#3 Faultless Apology Statements
Along with false uncertainty and false inability statements, faultless apology statements can also work in holding yourself down.  Do you often apologize for things you didn’t do, or were out of your control?  If so, , you are offering yourself as a general scapegoat to others.  Apologizing when something is not your fault drains your energy and, because you fail to differentiate, apologizing when something is not your fault interferes with your ability to improve when you actually are at fault. 

#4  Self-Mocking
The fourth type of powerless statement is self-mocking.  If you find yourself commonly making negative statements, whether you really believe them or not, you may want to re-evaluate the way you think about yourself.  Repeatedly saying or thinking, “I’m a failure” or “Nobody likes me” can have a real effect on how you are viewed by yourself and other staff.  Sure, everyone fails sometimes and gets irritated with themselves, but if you develop a “failure” mentality, it can stick in your head and act as a “self-fulfilling prophecy.”  Even if you’re just joking around, saying, “I’m so stupid,” others may begin to see you that way and start treating you without respect.  

Ellie was an Activities Director who had worked at the same 220 bed home for seven years.  She was quite good at developing a well rounded program for her residents, but the other staff didn’t have much respect for her.  Ellie was far from stupid, but she had a habit of joking around whenever she would forget something or make a mistake, saying, “Oh, I’m such a ditz sometimes!  I’d lose my head if it wasn’t attached.”  This self-deprecation, always announcing her flaws and never her good points, affected those who worked with her.  Nursing assistants would ignore Ellie.  One even said to her, “Look, I know what I’m doing, ok?  I went to school for this!”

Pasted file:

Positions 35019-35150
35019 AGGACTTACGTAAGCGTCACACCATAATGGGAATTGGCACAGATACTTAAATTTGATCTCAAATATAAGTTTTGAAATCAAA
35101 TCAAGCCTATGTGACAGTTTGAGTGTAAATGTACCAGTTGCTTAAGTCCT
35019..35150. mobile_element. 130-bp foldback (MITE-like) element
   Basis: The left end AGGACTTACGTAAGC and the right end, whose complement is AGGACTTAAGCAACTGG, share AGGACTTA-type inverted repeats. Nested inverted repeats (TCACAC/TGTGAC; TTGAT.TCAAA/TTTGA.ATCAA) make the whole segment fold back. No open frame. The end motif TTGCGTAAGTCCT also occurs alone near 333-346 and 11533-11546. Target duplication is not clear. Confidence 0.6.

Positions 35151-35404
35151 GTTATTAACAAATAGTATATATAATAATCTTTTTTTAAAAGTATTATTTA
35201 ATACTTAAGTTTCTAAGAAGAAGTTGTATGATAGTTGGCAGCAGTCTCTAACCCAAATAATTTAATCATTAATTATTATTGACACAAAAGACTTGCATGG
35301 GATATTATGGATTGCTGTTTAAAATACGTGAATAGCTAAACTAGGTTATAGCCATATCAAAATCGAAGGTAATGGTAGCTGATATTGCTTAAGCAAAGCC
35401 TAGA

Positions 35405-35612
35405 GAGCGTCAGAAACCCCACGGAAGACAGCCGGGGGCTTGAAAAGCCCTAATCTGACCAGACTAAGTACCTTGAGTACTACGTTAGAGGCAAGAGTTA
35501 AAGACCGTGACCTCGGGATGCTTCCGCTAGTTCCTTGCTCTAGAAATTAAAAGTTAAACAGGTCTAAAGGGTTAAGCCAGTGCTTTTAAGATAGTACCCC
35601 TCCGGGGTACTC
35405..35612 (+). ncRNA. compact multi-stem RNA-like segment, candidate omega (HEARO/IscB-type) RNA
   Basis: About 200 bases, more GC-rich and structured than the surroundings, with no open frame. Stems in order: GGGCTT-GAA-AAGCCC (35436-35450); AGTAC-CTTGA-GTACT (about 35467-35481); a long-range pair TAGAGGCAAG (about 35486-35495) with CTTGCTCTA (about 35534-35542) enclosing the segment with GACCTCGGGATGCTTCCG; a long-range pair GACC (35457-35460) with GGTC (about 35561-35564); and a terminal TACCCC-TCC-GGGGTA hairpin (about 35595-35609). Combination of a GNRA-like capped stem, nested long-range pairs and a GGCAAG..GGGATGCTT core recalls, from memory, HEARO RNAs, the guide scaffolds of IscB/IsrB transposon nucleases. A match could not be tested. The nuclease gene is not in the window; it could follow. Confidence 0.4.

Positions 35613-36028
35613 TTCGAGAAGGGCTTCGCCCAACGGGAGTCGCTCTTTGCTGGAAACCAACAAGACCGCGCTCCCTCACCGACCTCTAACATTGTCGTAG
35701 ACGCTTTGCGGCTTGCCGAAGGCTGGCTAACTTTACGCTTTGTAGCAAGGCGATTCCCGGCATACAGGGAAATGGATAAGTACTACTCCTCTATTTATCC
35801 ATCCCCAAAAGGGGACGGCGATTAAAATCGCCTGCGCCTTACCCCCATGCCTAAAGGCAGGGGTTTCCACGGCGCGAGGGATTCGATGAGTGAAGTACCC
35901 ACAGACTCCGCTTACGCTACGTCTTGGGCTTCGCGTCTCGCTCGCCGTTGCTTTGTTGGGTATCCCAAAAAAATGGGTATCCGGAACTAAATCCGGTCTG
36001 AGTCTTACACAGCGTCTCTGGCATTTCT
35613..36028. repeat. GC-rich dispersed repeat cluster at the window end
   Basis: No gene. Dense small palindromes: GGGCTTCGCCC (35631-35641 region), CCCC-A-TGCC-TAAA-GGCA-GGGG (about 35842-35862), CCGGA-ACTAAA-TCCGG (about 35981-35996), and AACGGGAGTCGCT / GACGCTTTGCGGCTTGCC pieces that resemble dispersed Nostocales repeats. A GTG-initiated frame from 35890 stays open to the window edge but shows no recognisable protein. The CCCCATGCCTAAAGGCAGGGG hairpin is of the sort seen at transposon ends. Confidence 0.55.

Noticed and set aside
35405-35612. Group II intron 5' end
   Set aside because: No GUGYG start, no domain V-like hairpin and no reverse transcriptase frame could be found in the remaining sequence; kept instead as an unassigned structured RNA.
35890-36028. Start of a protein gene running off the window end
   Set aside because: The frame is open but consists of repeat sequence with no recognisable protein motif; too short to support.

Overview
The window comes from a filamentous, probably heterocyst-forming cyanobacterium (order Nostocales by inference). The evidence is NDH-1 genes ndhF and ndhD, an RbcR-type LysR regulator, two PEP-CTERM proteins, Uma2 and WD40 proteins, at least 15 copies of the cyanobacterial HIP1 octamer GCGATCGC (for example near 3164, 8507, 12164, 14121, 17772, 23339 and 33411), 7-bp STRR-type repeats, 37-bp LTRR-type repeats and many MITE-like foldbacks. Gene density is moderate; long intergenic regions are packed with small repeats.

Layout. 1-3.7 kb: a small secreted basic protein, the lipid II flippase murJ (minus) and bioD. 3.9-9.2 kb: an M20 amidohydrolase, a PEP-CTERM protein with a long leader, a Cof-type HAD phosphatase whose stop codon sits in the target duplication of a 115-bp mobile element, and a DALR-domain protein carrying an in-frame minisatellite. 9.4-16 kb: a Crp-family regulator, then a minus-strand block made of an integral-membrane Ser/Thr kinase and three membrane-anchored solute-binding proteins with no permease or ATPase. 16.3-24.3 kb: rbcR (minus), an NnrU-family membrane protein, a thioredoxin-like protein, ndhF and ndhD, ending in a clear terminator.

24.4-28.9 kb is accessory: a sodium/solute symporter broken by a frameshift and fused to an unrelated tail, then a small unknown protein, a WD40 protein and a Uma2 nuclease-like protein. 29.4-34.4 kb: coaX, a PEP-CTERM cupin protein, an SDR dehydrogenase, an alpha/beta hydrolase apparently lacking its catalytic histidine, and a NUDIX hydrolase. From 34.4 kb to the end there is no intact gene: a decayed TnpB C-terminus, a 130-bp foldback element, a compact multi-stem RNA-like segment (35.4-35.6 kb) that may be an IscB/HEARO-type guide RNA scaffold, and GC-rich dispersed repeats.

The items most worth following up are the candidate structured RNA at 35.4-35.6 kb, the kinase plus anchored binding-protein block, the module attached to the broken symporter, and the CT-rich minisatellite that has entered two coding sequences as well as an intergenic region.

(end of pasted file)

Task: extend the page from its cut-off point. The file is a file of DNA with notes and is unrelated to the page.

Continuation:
The other staff’s opinion of her began to take a toll on Ellie’s confidence in her abilities.  She’d ask advice on what activities residents could handle, even though she already knew.  Whenever Ellie did state her opinion on something, she’d lead up to it by saying, “I think” or “I might be wrong,” then apologized if she was contradicted. 

As you can see, Ellie’s self-mocking jokes led her to make false uncertainty and faultless apology statements, which all fed her insecurity and self-belittling, leading to a position of powerlessness  

When you hear the musical tone, turn the CD player off and decide if any of the following apply to you and if a change might be considered:  False uncertainty statements, false inability statements, faultless apology statements, and self-mocking statements

On this track, we discussed four common self-belittling statements which negatively affect how we are viewed.  These are false uncertainty statements, false inability statements, faultless apology statements, and self-mocking statements. 

Remember just listening won't change anything regarding your goal of gaining cooperation from staff.  So when will you replay this track? 

Forward to Track 13
Back to Track 11